Dumb Luck: The Art of Gary Baseman-Gary Baseman, Pao & Paws

  • Title: Dumb Luck: The Art of Gary Baseman
  • Author: Gary Baseman, Pao & Paws
  • Released: 2004-05-01
  • Language:
  • Pages: 336
  • ISBN: 0811844234
  • ISBN13: 978-0811844239
  • ASIN: 0811844234


From Publishers Weekly Eradicating the boundary between sick and silly, Baseman’s paintings and illustrations inhabit a world of cute-and-cuddly depravity. Populated by goofy, wide-eyed dogs, winking devils and decapitated clowns, each work is a self-contained narrative of cartoon mayhem, each character a collision of the adorable and the grotesque. Even Baseman’s more mainstream work, including the designs for the popular "Cranium" board game and his Emmy Award-winning animated series, Teacher’s Pet, engender a freak-show fascination, a lingering hint of the Grand Guignol. That the few (and refreshingly brief) essays sprinkled throughout this massive monograph should belabor these less-than-subtle contrasts ad nauseam is hardly surprising. Even the artist himself avers that his work is about "smudging the line between genius and stupidity beyond recognition." After all, since the visual language of cartoons is his primary tool, simple oppositions and immediate, gruesome gags are a prerequisite. This is not to imply that Baseman’s work is trite or disposable. Although he wears his influences on his sleeve, serving up healthy portions of Looney Tunes, underground comix, Charles Addams and Red Grooms, these reference points lend each image an eerie familiarity. His characters (not to mention the blazing primary colors in his compositions) are vivid, outlandish and genuinely funny. A cheerful, peg-legged bunny holding a rabbit-foot keychain is hilarious by any standard. And therein lies this volume’s greatest virtue: the text is downright minimal, leaving ample room for hundreds of large, richly colored illustrations. In this case, each picture is truly worth a thousand words.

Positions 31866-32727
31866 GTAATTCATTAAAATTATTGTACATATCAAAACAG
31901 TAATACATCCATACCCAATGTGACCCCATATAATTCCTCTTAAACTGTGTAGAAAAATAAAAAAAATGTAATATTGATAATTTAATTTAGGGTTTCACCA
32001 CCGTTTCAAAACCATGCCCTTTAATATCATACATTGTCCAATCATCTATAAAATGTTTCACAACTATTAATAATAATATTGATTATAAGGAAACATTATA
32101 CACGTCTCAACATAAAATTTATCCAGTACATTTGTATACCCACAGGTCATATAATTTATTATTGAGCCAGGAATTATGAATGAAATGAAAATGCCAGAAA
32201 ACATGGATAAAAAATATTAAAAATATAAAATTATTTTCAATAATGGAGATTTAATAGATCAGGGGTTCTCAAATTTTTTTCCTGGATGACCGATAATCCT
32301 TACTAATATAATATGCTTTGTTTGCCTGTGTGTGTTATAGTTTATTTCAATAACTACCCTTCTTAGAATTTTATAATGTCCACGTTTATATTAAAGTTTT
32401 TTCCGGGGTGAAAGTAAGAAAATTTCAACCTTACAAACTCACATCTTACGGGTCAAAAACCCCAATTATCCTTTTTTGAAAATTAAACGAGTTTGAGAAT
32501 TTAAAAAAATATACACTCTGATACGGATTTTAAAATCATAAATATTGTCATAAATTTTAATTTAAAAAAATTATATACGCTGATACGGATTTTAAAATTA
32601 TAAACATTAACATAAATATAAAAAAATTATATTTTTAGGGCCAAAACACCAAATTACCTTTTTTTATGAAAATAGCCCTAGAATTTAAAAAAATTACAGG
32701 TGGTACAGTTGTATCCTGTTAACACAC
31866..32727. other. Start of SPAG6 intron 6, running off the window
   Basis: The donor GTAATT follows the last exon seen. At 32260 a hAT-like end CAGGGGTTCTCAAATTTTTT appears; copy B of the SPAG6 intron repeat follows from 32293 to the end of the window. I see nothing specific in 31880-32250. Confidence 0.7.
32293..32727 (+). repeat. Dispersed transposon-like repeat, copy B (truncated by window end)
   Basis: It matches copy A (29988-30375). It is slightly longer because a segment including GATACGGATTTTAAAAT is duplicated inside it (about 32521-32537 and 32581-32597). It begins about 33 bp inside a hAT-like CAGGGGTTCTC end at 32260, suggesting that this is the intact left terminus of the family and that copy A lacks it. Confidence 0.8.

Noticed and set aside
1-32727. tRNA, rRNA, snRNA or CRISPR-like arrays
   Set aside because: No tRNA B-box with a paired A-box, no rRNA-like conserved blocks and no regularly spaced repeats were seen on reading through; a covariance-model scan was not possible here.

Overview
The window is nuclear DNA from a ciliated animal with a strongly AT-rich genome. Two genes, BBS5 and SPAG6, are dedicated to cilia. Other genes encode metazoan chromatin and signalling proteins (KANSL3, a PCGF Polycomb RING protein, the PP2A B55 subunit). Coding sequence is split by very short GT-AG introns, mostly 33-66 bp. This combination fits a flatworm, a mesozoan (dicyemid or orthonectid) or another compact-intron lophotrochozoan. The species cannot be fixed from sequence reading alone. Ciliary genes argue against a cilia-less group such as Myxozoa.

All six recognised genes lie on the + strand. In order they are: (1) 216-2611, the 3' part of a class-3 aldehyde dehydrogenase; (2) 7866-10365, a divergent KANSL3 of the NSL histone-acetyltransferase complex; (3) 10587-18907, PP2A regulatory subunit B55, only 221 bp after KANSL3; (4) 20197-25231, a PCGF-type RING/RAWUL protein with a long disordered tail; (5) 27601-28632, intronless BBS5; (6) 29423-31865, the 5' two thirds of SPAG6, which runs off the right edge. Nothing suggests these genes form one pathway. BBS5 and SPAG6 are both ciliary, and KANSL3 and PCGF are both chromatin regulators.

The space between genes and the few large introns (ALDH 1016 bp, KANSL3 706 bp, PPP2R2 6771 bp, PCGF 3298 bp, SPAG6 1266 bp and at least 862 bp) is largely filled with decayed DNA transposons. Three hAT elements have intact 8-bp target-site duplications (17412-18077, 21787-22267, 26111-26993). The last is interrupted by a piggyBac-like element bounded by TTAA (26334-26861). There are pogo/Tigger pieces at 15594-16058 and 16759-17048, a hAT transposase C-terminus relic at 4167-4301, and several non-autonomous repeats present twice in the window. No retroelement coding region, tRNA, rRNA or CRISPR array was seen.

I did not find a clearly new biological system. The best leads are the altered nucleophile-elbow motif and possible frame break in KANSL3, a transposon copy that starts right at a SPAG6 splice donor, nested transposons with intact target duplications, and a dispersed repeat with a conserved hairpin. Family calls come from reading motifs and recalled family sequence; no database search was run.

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From Baseman is an acclaimed gallery artist and a successful illustrator. His distinctively off-kilter work is familiar to readers of the New Yorker and many other mainstream publications, and his profile was significantly raised a few years ago when he created the animated kids' show Teacher's Pet. The disparate, intertwined facets of the prolific Baseman are all on view in this bountiful collection. The wildly loopy paintings and drawings--influenced by Warner Brothers cartoons, vintage comic strips, Hieronymus Bosch, Day of the Dead artifacts, and Japanese pop art--display obsessively recurring figures: crimson cats with phallic noses, cuddly devils, spiral-necked hounds, fez-sporting skeletons, and characters that are simply unrecognizable or indescribable. Their visceral impact is heightened by Baseman's vivid, sometimes jarring colors and bold, simple designs. The overall effect veers from cuddly to off-putting, usually within the same work. Somewhat creepy and frequently sexual, Baseman's quirky critters are ultimately harmless and oddly inviting. This dazzling volume attests to Baseman's success at breaking boundaries between fine art and mass media. Gordon Flagg
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